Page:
Say you run a small business with three part-time employees while paying four freelancers amounts for under $600 each. In this scenario, you're not required to send and file Form 1099-NEC for the freelancers. So, you can paper file the three W-2s for your employees since the total returns are below 10.

Let’s use another example. Imagine you operated as a freelance photographer without any employees throughout the year. However, you did hire 15 independent contractors to help you with short-term projects. They each received payments exceeding $600. In this case, you are required to electronically file 15 Forms 1099-NEC to report these payments to the independent contractors.

Updates to energy efficiency tax credits

The Residential Clean Energy Credit was introduced in 2005 to encourage homeowners to switch to solar energy. For the 2023 tax year, homeowners can deduct 30% of their energy costs. This credit is only available to taxpayers who don’t lease their solar panels.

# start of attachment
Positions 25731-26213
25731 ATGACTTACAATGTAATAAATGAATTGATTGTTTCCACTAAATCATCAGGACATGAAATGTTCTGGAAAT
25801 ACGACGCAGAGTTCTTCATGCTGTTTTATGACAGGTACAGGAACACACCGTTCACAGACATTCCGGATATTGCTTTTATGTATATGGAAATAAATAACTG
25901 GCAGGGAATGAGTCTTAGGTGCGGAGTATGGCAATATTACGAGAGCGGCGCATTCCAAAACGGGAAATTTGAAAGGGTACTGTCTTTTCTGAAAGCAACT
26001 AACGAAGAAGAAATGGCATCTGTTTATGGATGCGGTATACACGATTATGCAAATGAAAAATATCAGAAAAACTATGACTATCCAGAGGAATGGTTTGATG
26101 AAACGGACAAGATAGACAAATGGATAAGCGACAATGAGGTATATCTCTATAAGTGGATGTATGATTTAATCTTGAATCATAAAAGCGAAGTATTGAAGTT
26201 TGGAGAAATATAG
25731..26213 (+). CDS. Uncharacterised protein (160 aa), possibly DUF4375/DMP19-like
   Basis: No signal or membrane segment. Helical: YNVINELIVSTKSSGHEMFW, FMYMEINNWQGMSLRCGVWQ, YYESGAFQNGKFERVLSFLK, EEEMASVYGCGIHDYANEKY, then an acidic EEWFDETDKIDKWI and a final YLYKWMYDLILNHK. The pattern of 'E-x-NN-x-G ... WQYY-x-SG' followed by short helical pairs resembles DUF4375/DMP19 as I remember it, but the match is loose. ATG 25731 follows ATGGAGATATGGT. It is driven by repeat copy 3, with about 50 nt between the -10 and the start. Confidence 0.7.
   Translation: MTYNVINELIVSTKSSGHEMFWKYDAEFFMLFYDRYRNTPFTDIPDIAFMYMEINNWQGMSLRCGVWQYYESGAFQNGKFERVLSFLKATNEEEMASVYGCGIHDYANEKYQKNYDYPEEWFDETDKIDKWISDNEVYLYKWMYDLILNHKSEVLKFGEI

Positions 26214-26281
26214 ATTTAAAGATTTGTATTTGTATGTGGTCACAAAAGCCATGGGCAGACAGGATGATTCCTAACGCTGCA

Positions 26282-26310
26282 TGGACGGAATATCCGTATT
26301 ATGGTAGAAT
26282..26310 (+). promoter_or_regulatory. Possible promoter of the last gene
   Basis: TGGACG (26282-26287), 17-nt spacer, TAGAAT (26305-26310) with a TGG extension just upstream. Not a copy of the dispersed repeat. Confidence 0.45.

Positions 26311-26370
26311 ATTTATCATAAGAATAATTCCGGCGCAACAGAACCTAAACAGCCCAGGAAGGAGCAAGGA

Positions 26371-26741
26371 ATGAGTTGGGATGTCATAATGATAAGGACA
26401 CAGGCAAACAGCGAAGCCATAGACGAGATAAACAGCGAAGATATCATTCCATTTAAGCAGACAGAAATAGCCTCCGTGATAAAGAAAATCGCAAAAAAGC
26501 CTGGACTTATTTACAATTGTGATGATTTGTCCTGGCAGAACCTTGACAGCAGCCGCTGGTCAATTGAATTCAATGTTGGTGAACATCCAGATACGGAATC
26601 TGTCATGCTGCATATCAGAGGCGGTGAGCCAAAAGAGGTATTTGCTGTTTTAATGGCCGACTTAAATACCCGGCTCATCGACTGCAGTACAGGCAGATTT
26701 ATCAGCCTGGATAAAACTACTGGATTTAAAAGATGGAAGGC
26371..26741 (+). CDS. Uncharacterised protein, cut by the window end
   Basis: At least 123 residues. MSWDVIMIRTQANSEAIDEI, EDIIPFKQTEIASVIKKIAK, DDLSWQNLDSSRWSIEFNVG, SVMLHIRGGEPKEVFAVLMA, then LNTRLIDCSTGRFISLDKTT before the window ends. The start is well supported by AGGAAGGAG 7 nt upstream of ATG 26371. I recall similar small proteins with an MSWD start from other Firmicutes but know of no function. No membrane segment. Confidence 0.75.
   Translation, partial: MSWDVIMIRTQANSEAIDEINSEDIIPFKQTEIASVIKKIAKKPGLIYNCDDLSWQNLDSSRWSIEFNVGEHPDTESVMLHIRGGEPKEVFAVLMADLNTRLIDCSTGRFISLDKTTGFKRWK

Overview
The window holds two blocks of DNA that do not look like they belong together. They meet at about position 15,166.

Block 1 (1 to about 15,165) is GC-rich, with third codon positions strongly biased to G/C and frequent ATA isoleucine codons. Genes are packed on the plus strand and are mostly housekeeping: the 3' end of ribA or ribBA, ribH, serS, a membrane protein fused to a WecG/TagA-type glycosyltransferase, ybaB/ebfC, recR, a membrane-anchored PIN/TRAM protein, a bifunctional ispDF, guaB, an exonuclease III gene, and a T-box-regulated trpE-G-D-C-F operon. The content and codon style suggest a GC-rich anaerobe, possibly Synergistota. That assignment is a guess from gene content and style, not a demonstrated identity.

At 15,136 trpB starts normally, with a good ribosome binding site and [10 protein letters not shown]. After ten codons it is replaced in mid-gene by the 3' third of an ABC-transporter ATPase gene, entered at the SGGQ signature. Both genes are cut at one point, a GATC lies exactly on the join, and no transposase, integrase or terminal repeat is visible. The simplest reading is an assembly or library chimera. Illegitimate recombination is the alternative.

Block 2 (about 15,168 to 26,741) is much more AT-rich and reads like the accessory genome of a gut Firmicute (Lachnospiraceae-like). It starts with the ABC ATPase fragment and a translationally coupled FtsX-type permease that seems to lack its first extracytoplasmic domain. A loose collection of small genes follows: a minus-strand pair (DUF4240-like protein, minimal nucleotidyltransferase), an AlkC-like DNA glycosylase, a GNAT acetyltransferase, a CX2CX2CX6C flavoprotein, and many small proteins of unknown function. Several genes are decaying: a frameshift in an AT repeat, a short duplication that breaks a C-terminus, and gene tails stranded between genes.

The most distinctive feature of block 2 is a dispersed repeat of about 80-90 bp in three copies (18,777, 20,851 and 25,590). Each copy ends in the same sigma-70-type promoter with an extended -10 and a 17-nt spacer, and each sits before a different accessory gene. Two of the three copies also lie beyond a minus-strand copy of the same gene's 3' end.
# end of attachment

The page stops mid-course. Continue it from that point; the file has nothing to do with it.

Another tax credit you can claim in 2023 is the Electronic Vehicle (EV) tax credit. This nonrefundable credit is available for both new and used hybrid vehicles. For returns filed in 2024, you can claim up to $7,500 for new vehicles and $4,000 (or 30% of the sale price, if lesser) for used vehicles.

The last tax credit we’ll talk about is the Energy Efficiency Home Improvement Credit. If you made any energy-efficient upgrades to your home in 2023, you could be eligible for a tax credit of up to $3,200. Now, you can claim up to 30% of the cost (an increase from 10% in 2022) for specific qualified improvements.

Student loan payments resume